The CVE-2016-4459 issue was discovered by Robert Bost (Red Hat).Upstream acknowledges Huzaifa Sidhpurwala (Red Hat), Hanno Böck, and DavidBenjamin (Google) as the original reporters of CVE-2016-2108; and Guido Vrankenas the original reporter of CVE-2016-2105 and CVE-2016-2106. Before applying this update, back up your existing Red Hat JBoss EnterpriseApplication Platform installation and deployed applications.For details on how to apply this update, which includes the changes described inthis advisory, refer to:https://access.redhat.com/articles/11258For the update to take effect, all services linked to the OpenSSL library mustbe restarted, or the system rebooted.JBoss Enterprise Application Platform 6 EL6 SRPMS: hornetq-native-2.3.25-4.SP11_redhat_1.ep6.el6.src.rpm     MD5: cd62e3452ea727322f407eb7f70197f6SHA-256: 42a0d006acfd4c4a76cb4e4ca1fe43f78f579fda49539cbf7f7a6508f1f22e3d httpd-2.2.26-54.ep6.el6.src.rpm     MD5: eea764698b146f592541c89c33f1750fSHA-256: 500e2f71d7ec5bfdc3a06bc409c1c153295dc9ac19d3cb94b104dd4636492110 jbcs-httpd24-openssl-1.0.2h-4.jbcs.el6.src.rpm     MD5: 963dc03d1a02d317a679000b14fac02aSHA-256: ac5b23430a44667cd0792bb73c6f3c366d4450d6239e7025095bcc72fb165513 mod_cluster-native-1.2.13-3.Final_redhat_2.ep6.el6.src.rpm     MD5: 7398b0838abe76a7fef1ef7978b274beSHA-256: 13f719c9842b1ff8c1bf8a216599ca2e53cb412fec11035cc83ae20e3fe9ade8 mod_jk-1.2.41-2.redhat_4.ep6.el6.src.rpm     MD5: a5e47f6180e7b967b83ed98c2ffc4ec1SHA-256: 7494c511a9af95e50c283d012125f55281f8f9d88361782902189da719d67db7 tomcat-native-1.1.34-5.redhat_1.ep6.el6.src.rpm     MD5: d28d971ae5736394f7fbb125b0e05ed0SHA-256: f36bf2dafa5e715c97cf1a516f944bb4c6f2b98be1199f15b7508191d100b8ad   IA-32: hornetq-native-2.3.25-4.SP11_redhat_1.ep6.el6.i386.rpm     MD5: 390fbfdd259e95b310a73594e6b22883SHA-256: e8056f0ac22b05a5231fd44e89e8a5973977e86fbd36ec965b58b20a5fac49af httpd-2.2.26-54.ep6.el6.i386.rpm     MD5: 2f620897fde7952deda0559fd9f9249dSHA-256: 2ef8cdddf64eee31651657bad31abec8e607dc46b7f4c698351d74a261462d61 httpd-devel-2.2.26-54.ep6.el6.i386.rpm     MD5: b32fe0a48b47ff99c52df86da99d17b3SHA-256: 04722287bb04ab20e50386340906e15279f5acc197ec64adf1ebbc406586e335 httpd-manual-2.2.26-54.ep6.el6.i386.rpm     MD5: acfd1db3e2a03fb7572c761363845758SHA-256: 953df274cb9193c9cab480f8ecd8af48dda6e2d63de6bd4a3dd39e2c0499cd9a httpd-tools-2.2.26-54.ep6.el6.i386.rpm     MD5: 02d0d90b97b00d7d2973040e8e5ed6ecSHA-256: ea1765628eb3e4d08020227c0506b5b3adfa021b31e774f8879af06921b3ecff jbcs-httpd24-1-3.jbcs.el6.noarch.rpm     MD5: 55c3c3b5f68c76fac313b7ca0e184511SHA-256: 4ad48d853b5aa9b54e724c78e144bbde6deeb7a04ae023cf99e7bb04f079f6ff jbcs-httpd24-openssl-1.0.2h-4.jbcs.el6.i686.rpm     MD5: 7f161860ac4557d0d1ac61a8bfe3852aSHA-256: 45b0aad95e6c5e6031e26e36865970c1948cf1a881b0c4e5680468e1a06c49d7 jbcs-httpd24-openssl-devel-1.0.2h-4.jbcs.el6.i686.rpm     MD5: 2b2acec99c551418e47a6fe8223c16bdSHA-256: f5ddc2a4bc86f5ec40f932aceeaf4d87eb1c012a300b4e2ffd11bfd2fecd7ba8 jbcs-httpd24-openssl-libs-1.0.2h-4.jbcs.el6.i686.rpm     MD5: 66978755c0f3ff07731c6e7de5017920SHA-256: ec9f2c353d7f1b3ebbe453ff5eb170304839f6ba4b98d903b1008100e98faa60 jbcs-httpd24-openssl-perl-1.0.2h-4.jbcs.el6.i686.rpm     MD5: 688b86a5500ec07141d70794c6633408SHA-256: e093d1532b16a8ad66a36413fcbfcd0e2b190d555c40308ca70f984cfa35d22d jbcs-httpd24-openssl-static-1.0.2h-4.jbcs.el6.i686.rpm     MD5: fb5353cbf563d1d9c999709f4bcad07aSHA-256: 4e06824b17e7bfe3a69c968517b2573bb38977b93ed1cc6ec3bd9616ab3c4101 jbcs-httpd24-runtime-1-3.jbcs.el6.noarch.rpm     MD5: 26a66efa482cd82904ebdb713607bca3SHA-256: 8ac86a3df21bd84036eaeedcf6a780bc81d36b74924fc05a308cbb3fc0241865 jbossas-hornetq-native-2.3.25-4.SP11_redhat_1.ep6.el6.i386.rpm     MD5: 31a0b89c502622d5c695ee86cbf6bf58SHA-256: 46b530eeeb0ff03aa08296639d1ee62f23668169b17621168f920f2e792ab4ad jbossas-jbossweb-native-1.1.34-5.redhat_1.ep6.el6.i386.rpm     MD5: 8b19d89a9cad62c61439628b5aafa8caSHA-256: a2d3e9e884ef7500c856d4f5a30f563f449375588338a7ae05a5d949492e57f1 mod_cluster-native-1.2.13-3.Final_redhat_2.ep6.el6.i386.rpm     MD5: 0960a08b41ef13c51794bc2b3fcb7056SHA-256: ed043fcb58bce264b360afbd457eddfd9039dab8ff491d8f46ccdf567c6e6caf mod_jk-ap22-1.2.41-2.redhat_4.ep6.el6.i386.rpm     MD5: 18d370e1f246c8202b10be688b6bbe65SHA-256: 00c0f495520cd745811413ba3eb137f5e886c27d711ece911452941c599e0aba mod_ldap-2.2.26-54.ep6.el6.i386.rpm     MD5: b9978abe33bd8fca73a00f1d6053fe2fSHA-256: 4039a3dacde1c77d1d7ba8a6d055af9e4ea86ef25830c81a298e54059a8d531e mod_ssl-2.2.26-54.ep6.el6.i386.rpm     MD5: ad1a0f3f8f4f5203d4171c787f90dcb0SHA-256: 2a5fd27067edc19626604ef553a5490f8a7eba49da369c3043d7a4a7c306779e tomcat-native-1.1.34-5.redhat_1.ep6.el6.i386.rpm     MD5: f5ea8e1260998850436ff0c0d84e63b7SHA-256: d6e7500e9781ff94436a46aec1b0facc37d61429f80bcc9d4696ecfafe7aaac4   PPC: hornetq-native-2.3.25-4.SP11_redhat_1.ep6.el6.ppc64.rpm     MD5: fc027ca74904c221166add5734d45728SHA-256: 46e1fe1e99a7addc91be62ef3ed9aa60106db09341c8308109bd87bb759a0605 httpd-2.2.26-54.ep6.el6.ppc64.rpm     MD5: 730d260c56adef2a83351d94b851951aSHA-256: e88819d657247afd74a1d9569ca4af85a84bc0ad0c341126b2f31541a2d8f6b3 httpd-devel-2.2.26-54.ep6.el6.ppc64.rpm     MD5: 32583d34b85c9d41551e2046bca00e5aSHA-256: 9f53a2587de8302faf309bb1f25b87ae55bb140f6b19772007f39707d148523d httpd-manual-2.2.26-54.ep6.el6.ppc64.rpm     MD5: 9438800d7ad9b096e4d7c65b6000e076SHA-256: 2d64802ded23776cd83f5a9276fd177e9bf1309fb20a951717f9dc7bf9556c20 httpd-tools-2.2.26-54.ep6.el6.ppc64.rpm     MD5: c1145bdd515273bcbbb68a3f6477bf1aSHA-256: 81d95ca8234f7734ae118e0951dad5aa96241c20a880913ff1813f7b7dac6274 jbcs-httpd24-1-3.jbcs.el6.noarch.rpm     MD5: 55c3c3b5f68c76fac313b7ca0e184511SHA-256: 4ad48d853b5aa9b54e724c78e144bbde6deeb7a04ae023cf99e7bb04f079f6ff jbcs-httpd24-openssl-1.0.2h-4.jbcs.el6.ppc64.rpm     MD5: 559f08abb2169ef0c58483df1ece7bdcSHA-256: fb93c148a9e3e636dfe34436b25b07ef4e7ca2630318c2b39eead2892aa34416 jbcs-httpd24-openssl-devel-1.0.2h-4.jbcs.el6.ppc64.rpm     MD5: 748cdd95b14d1ac09c88161d8e09960dSHA-256: 623aa239c016538ee28dd9a48a7997f3affc5e43ec19932fb7f75677f62089f8 jbcs-httpd24-openssl-libs-1.0.2h-4.jbcs.el6.ppc64.rpm     MD5: e549845fda3618e722f457d04ada64b4SHA-256: bfe0e72169d772e7318e6db41a9f4c31f8af72f11cae22ee54da6a393af96c58 jbcs-httpd24-openssl-perl-1.0.2h-4.jbcs.el6.ppc64.rpm     MD5: 4cc3fba1d01725cf022bfc7ed51f95a5SHA-256: 69336af63ea5062c72cfb2f02bc13ec125e89a6e00040837615fa8fac1454aa1 jbcs-httpd24-openssl-static-1.0.2h-4.jbcs.el6.ppc64.rpm     MD5: c3b2e87d6eb03256843f86f78356f6adSHA-256: 7d2bd10540061a83db34359615901bdb39f8a0db1902ba1e6c5baaa5f839394a jbcs-httpd24-runtime-1-3.jbcs.el6.noarch.rpm     MD5: 26a66efa482cd82904ebdb713607bca3SHA-256: 8ac86a3df21bd84036eaeedcf6a780bc81d36b74924fc05a308cbb3fc0241865 jbossas-hornetq-native-2.3.25-4.SP11_redhat_1.ep6.el6.ppc64.rpm     MD5: 25cd16b4ea2f068cc4a10e5465abc468SHA-256: 7d7b1c4d327e31c6f0775bad4cd36c787aca17720d0038943450d2cfc7f2ef83 jbossas-jbossweb-native-1.1.34-5.redhat_1.ep6.el6.ppc64.rpm     MD5: f60065497f75b0306ece04007cefec19SHA-256: 4b21884a73ca27b0871c1171d2dc272de364a32bd6995c03111d2cd788ae475a mod_cluster-native-1.2.13-3.Final_redhat_2.ep6.el6.ppc64.rpm     MD5: c5e6c941aa20046741ee7bd7c3c55332SHA-256: a02e41bb0d4478a6c1e13fba4035dcce6aa3cd513fb06a487c18f983824da16a mod_jk-ap22-1.2.41-2.redhat_4.ep6.el6.ppc64.rpm     MD5: acb73b0b6ac5607b4ec77fe72c76b2ccSHA-256: 3d66976dfafb2d4318bdefc8418c0afbd83dfd6f91e0e57fb96b0f4d64d26387 mod_ldap-2.2.26-54.ep6.el6.ppc64.rpm     MD5: e6ed9807c9b81ebaf6d87baa70e3cb73SHA-256: c91676653409e6e8a06534b7c16ede83858513fc0ed734d4b8bd89a85f568db0 mod_ssl-2.2.26-54.ep6.el6.ppc64.rpm     MD5: 71ce8f549b1c2625d3fc4a7e37ee6a1fSHA-256: 3b6f84a6765ea1593910ff2cab26f675a3b5e905565be813e797b24eabb7f372 tomcat-native-1.1.34-5.redhat_1.ep6.el6.ppc64.rpm     MD5: 2a011488806a7edbca4e7ee3f9c2e083SHA-256: 1df4ed8db1110bbf65192749051d9482c56fa055337f9c0a1117a37018865151   x86_64: hornetq-native-2.3.25-4.SP11_redhat_1.ep6.el6.x86_64.rpm     MD5: aa72f656b66f7a5e91c1635ac65a506cSHA-256: 0d35825de1ca9f8dff9db819a57da22adfd85f3471fef13ffe7db1376a49355d httpd-2.2.26-54.ep6.el6.x86_64.rpm     MD5: 91556faf775acf8a5f130099cb076275SHA-256: 65a1e179b6e455b73a9aa23929f65fda99c2283cf33e0f6cb96f362efd9b2197 httpd-devel-2.2.26-54.ep6.el6.x86_64.rpm     MD5: b00a921577b49c18ea2578e2444b4278SHA-256: 4e5e0e62a3e47307ca75d23e9fb8a97a117163a46d11911e7f926210a86a5a43 httpd-manual-2.2.26-54.ep6.el6.x86_64.rpm     MD5: 456777fc9cfbc7052cab5513cac10c49SHA-256: 8b0470615c47fafc22b9b08eecde0eca9f88371822869e76bbc2935a178a17fa httpd-tools-2.2.26-54.ep6.el6.x86_64.rpm     MD5: b5451282b70f72e3ffb4e850837b83edSHA-256: 4aeb4ecadcca0e06707fd6ef87a629067f353061dd4016c2bbe2115e51f00774 jbcs-httpd24-1-3.jbcs.el6.noarch.rpm     MD5: 55c3c3b5f68c76fac313b7ca0e184511SHA-256: 4ad48d853b5aa9b54e724c78e144bbde6deeb7a04ae023cf99e7bb04f079f6ff jbcs-httpd24-openssl-1.0.2h-4.jbcs.el6.x86_64.rpm     MD5: 411ce2397cddf77a882ddbebcd8a0762SHA-256: 86225769181a6677c8ec92ac74db4281b41e73f0a782cb426867a50b6a0289ac jbcs-httpd24-openssl-devel-1.0.2h-4.jbcs.el6.x86_64.rpm     MD5: a8cdf0f72326e9801671c00af0594d4cSHA-256: 2f558d2b55fa44f8df23471b4d6e2bb67dbf6b05348d2fbe9d414248a93e687d jbcs-httpd24-openssl-libs-1.0.2h-4.jbcs.el6.x86_64.rpm     MD5: 03a954c4787d3ccce6dbb131b922f110SHA-256: 62186db1184d1a37129d44771eeab73630109c5e3fa54f7d2e38e35ad1a98712 jbcs-httpd24-openssl-perl-1.0.2h-4.jbcs.el6.x86_64.rpm     MD5: 7598560deaba3370c3c85f83d6ab980eSHA-256: 588505e83e4e8d4e75d54b7faa1d4e727159d0a98f83b2dad73b6aa2026bb379 jbcs-httpd24-openssl-static-1.0.2h-4.jbcs.el6.x86_64.rpm     MD5: 5f827452f347852789e667798d8964beSHA-256: 744051dbab7f5ad2d3157fdfa904452f51974219f1d66ca4976012e5142a5719 jbcs-httpd24-runtime-1-3.jbcs.el6.noarch.rpm     MD5: 26a66efa482cd82904ebdb713607bca3SHA-256: 8ac86a3df21bd84036eaeedcf6a780bc81d36b74924fc05a308cbb3fc0241865 jbossas-hornetq-native-2.3.25-4.SP11_redhat_1.ep6.el6.x86_64.rpm     MD5: c6857621fd657153131b1d8b91f65261SHA-256: 877874f7e1ffc0924c5fd7d077355532be724b126d9f4b22335087926a91b6df jbossas-jbossweb-native-1.1.34-5.redhat_1.ep6.el6.x86_64.rpm     MD5: 378d0dbe20ca0e8d8df66015922c8691SHA-256: e335c3ea451f7f12d4c7810f9c012f16a0bbb17a485a2e0a6267a2dd0336b594 mod_cluster-native-1.2.13-3.Final_redhat_2.ep6.el6.x86_64.rpm     MD5: 6781a0b7d7c6fbaa720289b367e169ebSHA-256: e67be895b7a3e8f2eec5211052d2dccb6dfd3323ad9884d4abe520b7c881c537 mod_jk-ap22-1.2.41-2.redhat_4.ep6.el6.x86_64.rpm     MD5: cc964b2fbe429f58c8b3016e45ab5bd7SHA-256: edeaf9c06eb7ee6fb752c8d58944fcf8357adbeed7dbf26dc8be786104c45e75 mod_ldap-2.2.26-54.ep6.el6.x86_64.rpm     MD5: 0185716d5ff7efd84767680799e677bfSHA-256: 704e71dc12b7456d610b8de7132ddfd5a472ff5d7b2d98b636da562f41010864 mod_ssl-2.2.26-54.ep6.el6.x86_64.rpm     MD5: 6d218955f6ac6f6bb493467e2b9d6606SHA-256: e345df4f891e8278366a86e5db014d660c8306877aaa3357e9bb6e3af5cab6f4 tomcat-native-1.1.34-5.redhat_1.ep6.el6.x86_64.rpm     MD5: 272492dd826b88ad6bdb5e60d114b42dSHA-256: c66e650acf0a08d8088bec04e59c683358a115185820b1801ca677b7d612f71b   (The unlinked packages above are only available from the Red Hat Network) These packages are GPG signed by Red Hat for security. Our key and details on how to verify the signature are available from:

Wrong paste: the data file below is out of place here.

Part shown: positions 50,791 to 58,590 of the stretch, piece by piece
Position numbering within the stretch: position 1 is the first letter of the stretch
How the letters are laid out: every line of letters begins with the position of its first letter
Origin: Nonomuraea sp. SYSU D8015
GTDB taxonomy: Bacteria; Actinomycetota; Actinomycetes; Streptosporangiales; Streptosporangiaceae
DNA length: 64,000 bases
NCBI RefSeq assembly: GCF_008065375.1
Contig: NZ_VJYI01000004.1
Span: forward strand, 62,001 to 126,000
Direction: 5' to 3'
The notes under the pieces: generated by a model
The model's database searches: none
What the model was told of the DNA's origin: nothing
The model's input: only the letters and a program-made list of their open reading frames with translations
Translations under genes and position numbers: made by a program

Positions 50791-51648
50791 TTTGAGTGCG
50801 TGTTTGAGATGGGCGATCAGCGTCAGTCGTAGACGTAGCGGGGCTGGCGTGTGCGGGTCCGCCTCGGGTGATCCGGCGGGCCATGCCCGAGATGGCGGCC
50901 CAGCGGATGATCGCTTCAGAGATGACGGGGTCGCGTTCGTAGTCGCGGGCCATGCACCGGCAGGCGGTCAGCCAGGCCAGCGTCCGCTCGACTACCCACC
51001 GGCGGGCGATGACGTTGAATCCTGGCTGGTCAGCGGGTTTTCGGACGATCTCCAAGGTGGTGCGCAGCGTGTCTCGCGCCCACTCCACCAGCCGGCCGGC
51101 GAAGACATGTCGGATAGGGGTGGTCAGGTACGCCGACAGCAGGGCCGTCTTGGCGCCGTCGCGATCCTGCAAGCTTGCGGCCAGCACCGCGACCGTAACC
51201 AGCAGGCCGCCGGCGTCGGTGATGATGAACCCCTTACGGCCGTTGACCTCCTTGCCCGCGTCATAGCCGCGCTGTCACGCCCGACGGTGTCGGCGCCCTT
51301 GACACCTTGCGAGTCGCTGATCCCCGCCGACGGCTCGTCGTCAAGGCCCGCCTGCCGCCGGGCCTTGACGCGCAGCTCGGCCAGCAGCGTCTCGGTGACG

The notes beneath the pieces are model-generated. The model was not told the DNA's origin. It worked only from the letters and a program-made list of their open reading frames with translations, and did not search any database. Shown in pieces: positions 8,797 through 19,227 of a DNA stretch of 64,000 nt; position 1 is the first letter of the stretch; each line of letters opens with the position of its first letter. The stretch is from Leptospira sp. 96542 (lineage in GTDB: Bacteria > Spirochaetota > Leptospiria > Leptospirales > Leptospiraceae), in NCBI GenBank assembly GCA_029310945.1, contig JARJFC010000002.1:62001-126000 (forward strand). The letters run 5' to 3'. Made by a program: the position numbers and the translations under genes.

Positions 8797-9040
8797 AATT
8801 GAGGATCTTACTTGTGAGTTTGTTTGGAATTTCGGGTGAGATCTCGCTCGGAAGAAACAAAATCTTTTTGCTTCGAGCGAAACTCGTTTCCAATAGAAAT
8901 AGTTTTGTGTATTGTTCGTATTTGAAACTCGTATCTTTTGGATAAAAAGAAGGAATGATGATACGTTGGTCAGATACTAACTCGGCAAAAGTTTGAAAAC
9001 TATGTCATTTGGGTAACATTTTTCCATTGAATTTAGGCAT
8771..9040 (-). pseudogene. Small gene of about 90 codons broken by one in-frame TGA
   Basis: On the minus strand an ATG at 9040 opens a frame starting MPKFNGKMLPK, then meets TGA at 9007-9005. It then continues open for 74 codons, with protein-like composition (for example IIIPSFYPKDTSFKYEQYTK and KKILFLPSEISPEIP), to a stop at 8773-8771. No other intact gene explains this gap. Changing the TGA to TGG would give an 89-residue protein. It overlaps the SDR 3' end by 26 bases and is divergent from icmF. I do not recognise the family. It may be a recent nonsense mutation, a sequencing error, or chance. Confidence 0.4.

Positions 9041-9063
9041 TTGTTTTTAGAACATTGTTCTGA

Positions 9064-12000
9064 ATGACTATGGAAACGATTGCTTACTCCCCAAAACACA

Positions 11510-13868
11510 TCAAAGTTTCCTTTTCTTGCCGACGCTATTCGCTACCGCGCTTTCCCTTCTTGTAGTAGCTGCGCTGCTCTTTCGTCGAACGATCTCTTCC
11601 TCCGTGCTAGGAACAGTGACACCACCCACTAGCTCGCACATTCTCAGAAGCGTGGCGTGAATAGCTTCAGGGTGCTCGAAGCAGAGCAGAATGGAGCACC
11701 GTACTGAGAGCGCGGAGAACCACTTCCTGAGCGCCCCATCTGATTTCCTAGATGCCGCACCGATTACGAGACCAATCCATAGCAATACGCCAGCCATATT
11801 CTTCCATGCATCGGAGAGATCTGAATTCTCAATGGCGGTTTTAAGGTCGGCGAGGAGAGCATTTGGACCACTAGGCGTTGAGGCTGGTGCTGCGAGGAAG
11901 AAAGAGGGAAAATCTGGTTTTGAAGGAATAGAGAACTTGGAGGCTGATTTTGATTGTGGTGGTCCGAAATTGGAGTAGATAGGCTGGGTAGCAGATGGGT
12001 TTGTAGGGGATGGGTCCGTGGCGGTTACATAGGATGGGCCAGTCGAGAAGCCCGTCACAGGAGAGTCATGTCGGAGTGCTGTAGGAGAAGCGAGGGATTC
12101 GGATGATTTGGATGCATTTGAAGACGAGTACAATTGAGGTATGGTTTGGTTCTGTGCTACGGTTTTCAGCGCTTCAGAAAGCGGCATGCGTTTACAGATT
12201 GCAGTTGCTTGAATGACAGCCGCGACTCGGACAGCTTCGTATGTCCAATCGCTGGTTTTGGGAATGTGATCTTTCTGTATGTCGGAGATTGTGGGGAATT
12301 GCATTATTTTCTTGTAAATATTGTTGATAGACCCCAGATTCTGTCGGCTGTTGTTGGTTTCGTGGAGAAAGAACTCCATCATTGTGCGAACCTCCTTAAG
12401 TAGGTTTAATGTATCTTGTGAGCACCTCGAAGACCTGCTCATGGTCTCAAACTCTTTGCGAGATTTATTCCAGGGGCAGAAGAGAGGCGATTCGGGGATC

Securing Office 365? There’s always more you can do